A magnitude 7.3 underwater earthquake struck off the coast of Indonesia’s Flores Island, triggering tsunami warnings from the country’s meteorological service.
The quake struck at a depth of 18.5 kilometres (11.5 miles) under the sea, 112 kilometres (74 miles) north of Maumere, the second-largest town on the island in East Nusa Tenggara province, with a population of 85,000 people, according to the US Geological Survey.
Residents in the vicinity felt the earthquake severely, according to National Disaster Mitigation Agency spokeswoman Abdul Muhari.
On television and social media platforms, people fleeing away from buildings that were rocked by the tremors were seen.
“There is no damage information yet, but the quick reaction team is working to gather the information,” Muhari said.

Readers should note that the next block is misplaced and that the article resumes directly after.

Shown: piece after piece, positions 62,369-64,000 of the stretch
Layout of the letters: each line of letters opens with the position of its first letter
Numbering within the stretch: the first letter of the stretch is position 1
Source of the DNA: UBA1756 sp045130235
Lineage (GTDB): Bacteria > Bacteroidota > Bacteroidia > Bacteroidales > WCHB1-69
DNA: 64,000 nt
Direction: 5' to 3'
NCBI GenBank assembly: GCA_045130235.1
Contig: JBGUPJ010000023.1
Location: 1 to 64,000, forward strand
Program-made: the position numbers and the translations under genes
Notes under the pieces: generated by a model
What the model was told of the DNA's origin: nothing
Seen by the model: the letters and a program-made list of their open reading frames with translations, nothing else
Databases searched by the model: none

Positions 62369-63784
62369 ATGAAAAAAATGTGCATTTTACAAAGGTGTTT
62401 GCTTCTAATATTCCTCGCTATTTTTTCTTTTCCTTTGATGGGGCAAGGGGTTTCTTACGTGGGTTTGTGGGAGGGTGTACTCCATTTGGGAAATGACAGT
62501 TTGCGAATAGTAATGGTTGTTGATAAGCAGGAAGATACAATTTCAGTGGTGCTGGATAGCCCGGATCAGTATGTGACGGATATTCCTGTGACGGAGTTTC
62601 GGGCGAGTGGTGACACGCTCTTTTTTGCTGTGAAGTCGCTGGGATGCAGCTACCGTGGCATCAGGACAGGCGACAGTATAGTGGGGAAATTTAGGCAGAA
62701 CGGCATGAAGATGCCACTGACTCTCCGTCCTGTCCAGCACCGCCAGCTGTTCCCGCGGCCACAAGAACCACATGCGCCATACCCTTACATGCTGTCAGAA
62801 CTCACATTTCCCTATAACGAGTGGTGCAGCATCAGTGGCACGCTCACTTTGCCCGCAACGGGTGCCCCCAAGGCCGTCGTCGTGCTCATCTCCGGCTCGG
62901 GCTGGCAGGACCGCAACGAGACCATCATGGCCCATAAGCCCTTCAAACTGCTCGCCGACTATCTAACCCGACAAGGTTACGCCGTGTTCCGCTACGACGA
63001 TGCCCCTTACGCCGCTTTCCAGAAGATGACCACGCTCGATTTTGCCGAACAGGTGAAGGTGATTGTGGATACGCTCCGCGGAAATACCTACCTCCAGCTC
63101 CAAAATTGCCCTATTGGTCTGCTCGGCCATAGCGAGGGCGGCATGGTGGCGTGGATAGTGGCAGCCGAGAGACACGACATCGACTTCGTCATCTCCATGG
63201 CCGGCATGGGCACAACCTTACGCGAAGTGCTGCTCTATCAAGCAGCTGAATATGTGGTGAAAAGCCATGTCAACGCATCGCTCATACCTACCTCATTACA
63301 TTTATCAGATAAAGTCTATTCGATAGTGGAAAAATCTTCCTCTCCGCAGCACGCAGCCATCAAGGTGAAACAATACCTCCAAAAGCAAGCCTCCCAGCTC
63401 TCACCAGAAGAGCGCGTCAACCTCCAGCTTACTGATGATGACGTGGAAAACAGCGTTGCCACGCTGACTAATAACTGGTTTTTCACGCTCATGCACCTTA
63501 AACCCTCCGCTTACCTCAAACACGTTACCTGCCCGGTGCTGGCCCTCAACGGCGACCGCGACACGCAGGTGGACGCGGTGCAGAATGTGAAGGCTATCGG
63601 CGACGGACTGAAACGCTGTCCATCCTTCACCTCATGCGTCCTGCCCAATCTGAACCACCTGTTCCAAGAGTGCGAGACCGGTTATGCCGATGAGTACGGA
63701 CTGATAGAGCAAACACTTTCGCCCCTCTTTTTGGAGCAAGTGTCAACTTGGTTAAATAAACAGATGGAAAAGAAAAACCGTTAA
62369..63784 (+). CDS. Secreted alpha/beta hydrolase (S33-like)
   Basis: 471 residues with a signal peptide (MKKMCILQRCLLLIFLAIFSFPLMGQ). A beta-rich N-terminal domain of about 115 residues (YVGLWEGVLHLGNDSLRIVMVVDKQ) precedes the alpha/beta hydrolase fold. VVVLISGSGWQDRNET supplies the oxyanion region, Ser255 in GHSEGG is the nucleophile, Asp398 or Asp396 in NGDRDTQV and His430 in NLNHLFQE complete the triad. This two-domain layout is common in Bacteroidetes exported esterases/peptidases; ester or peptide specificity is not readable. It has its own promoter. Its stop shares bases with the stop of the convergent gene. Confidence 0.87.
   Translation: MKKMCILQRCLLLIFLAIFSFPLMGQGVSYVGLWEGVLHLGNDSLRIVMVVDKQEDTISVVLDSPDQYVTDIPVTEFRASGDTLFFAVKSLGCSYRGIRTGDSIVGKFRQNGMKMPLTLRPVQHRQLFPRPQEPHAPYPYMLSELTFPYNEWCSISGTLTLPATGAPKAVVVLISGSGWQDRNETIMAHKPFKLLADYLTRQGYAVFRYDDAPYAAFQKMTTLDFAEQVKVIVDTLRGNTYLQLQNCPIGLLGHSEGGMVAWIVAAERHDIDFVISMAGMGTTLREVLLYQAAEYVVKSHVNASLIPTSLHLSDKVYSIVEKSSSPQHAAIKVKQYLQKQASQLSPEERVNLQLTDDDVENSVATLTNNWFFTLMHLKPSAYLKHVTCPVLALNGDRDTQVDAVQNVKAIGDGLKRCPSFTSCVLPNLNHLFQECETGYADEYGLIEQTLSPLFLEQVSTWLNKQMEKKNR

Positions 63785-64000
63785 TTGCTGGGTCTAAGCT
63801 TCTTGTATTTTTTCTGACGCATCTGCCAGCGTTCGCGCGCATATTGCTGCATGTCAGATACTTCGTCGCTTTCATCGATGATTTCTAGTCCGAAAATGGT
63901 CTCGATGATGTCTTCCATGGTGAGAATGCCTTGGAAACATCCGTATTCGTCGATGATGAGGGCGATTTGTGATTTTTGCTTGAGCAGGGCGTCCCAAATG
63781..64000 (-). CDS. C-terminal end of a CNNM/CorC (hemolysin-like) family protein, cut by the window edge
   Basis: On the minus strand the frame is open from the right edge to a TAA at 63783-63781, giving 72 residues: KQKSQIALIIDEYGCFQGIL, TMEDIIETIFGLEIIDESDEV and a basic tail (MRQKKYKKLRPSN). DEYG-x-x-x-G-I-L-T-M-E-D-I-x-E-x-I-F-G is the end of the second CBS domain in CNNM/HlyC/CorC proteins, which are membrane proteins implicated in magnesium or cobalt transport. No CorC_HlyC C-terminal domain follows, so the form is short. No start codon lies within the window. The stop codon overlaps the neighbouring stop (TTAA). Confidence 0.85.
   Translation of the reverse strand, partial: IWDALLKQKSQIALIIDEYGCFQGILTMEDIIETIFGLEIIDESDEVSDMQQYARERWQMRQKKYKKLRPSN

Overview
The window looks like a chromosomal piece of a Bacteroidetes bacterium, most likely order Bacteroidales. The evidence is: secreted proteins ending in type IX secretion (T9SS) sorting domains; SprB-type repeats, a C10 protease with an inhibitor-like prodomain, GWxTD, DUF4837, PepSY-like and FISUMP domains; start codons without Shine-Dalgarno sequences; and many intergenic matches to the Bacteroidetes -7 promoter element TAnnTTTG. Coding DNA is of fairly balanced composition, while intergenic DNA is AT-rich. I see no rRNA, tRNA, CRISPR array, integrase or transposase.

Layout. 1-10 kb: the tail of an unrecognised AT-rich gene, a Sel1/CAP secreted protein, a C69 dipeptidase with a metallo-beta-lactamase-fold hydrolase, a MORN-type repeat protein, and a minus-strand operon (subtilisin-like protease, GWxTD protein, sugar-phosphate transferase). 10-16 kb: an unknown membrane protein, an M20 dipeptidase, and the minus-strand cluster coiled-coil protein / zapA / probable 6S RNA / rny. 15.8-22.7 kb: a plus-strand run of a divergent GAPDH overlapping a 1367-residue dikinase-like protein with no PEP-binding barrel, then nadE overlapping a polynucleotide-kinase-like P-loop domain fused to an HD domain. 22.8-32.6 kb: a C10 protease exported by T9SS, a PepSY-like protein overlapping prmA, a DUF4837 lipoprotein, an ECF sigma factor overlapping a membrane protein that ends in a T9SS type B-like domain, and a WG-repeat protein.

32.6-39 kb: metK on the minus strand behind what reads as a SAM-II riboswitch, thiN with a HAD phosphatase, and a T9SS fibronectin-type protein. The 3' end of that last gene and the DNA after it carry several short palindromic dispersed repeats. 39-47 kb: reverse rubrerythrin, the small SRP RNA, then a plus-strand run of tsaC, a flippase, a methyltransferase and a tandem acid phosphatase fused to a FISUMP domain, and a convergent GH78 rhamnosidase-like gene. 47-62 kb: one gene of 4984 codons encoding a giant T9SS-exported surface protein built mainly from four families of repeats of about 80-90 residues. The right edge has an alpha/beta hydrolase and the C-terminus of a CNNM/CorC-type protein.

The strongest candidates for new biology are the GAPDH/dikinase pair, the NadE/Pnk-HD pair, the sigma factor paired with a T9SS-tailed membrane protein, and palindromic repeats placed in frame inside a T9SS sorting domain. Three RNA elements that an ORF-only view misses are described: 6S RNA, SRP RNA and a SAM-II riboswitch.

Indonesia, a massive archipelago of 270 million people, is frequently afflicted by earthquakes, volcanic eruptions, and tsunamis due to its location on the “Ring of Fire,” an arc of volcanoes and fault lines that arcs across the Pacific.
In January, a magnitude 6.2 earthquake struck West Sulawesi province, killing at least 105 people and injuring almost 6,500.
There have been no reports of injuries or property damage as of yet.